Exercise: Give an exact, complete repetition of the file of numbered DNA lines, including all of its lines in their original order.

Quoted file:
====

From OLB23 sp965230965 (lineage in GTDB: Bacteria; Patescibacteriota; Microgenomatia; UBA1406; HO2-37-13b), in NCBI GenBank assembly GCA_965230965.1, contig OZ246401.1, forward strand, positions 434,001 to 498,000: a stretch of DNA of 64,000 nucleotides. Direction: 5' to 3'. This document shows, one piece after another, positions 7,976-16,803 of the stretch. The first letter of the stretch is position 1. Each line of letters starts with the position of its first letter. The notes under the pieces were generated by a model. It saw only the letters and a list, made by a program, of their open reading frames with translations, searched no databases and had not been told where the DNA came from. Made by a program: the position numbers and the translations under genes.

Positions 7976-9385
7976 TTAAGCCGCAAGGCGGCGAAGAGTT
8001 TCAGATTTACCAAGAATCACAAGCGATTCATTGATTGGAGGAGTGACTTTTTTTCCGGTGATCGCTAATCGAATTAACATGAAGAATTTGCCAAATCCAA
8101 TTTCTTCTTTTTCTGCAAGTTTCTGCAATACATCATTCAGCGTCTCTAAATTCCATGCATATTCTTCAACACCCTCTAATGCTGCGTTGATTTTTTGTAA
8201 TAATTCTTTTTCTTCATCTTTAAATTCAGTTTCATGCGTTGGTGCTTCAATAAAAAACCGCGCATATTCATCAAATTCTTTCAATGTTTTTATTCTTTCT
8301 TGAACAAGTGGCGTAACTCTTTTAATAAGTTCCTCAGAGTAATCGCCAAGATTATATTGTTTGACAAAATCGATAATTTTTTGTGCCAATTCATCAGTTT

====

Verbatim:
From OLB23 sp965230965 (lineage in GTDB: Bacteria; Patescibacteriota; Microgenomatia; UBA1406; HO2-37-13b), in NCBI GenBank assembly GCA_965230965.1, contig OZ246401.1, forward strand, positions 434,001 to 498,000: a stretch of DNA of 64,000 nucleotides. Direction: 5' to 3'. This document shows, one piece after another, positions 7,976-16,803 of the stretch. The first letter of the stretch is position 1. Each line of letters starts with the position of its first letter. The notes under the pieces were generated by a model. It saw only the letters and a list, made by a program, of their open reading frames with translations, searched no databases and had not been told where the DNA came from. Made by a program: the position numbers and the translations under genes.

Positions 7976-9385
7976 TTAAGCCGCAAGGCGGCGAAGAGTT
8001 TCAGATTTACCAAGAATCACAAGCGATTCATTGATTGGAGGAGTGACTTTTTTTCCGGTGATCGCTAATCGAATTAACATGAAGAATTTGCCAAATCCAA
8101 TTTCTTCTTTTTCTGCAAGTTTCTGCAATACATCATTCAGCGTCTCTAAATTCCATGCATATTCTTCAACACCCTCTAATGCTGCGTTGATTTTTTGTAA
8201 TAATTCTTTTTCTTCATCTTTAAATTCAGTTTCATGCGTTGGTGCTTCAATAAAAAACCGCGCATATTCATCAAATTCTTTCAATGTTTTTATTCTTTCT
8301 TGAACAAGTGGCGTAACTCTTTTAATAAGTTCCTCAGAGTAATCGCCAAGATTATATTGTTTGACAAAATCGATAATTTTTTGTGCCAATTCATCAGTTT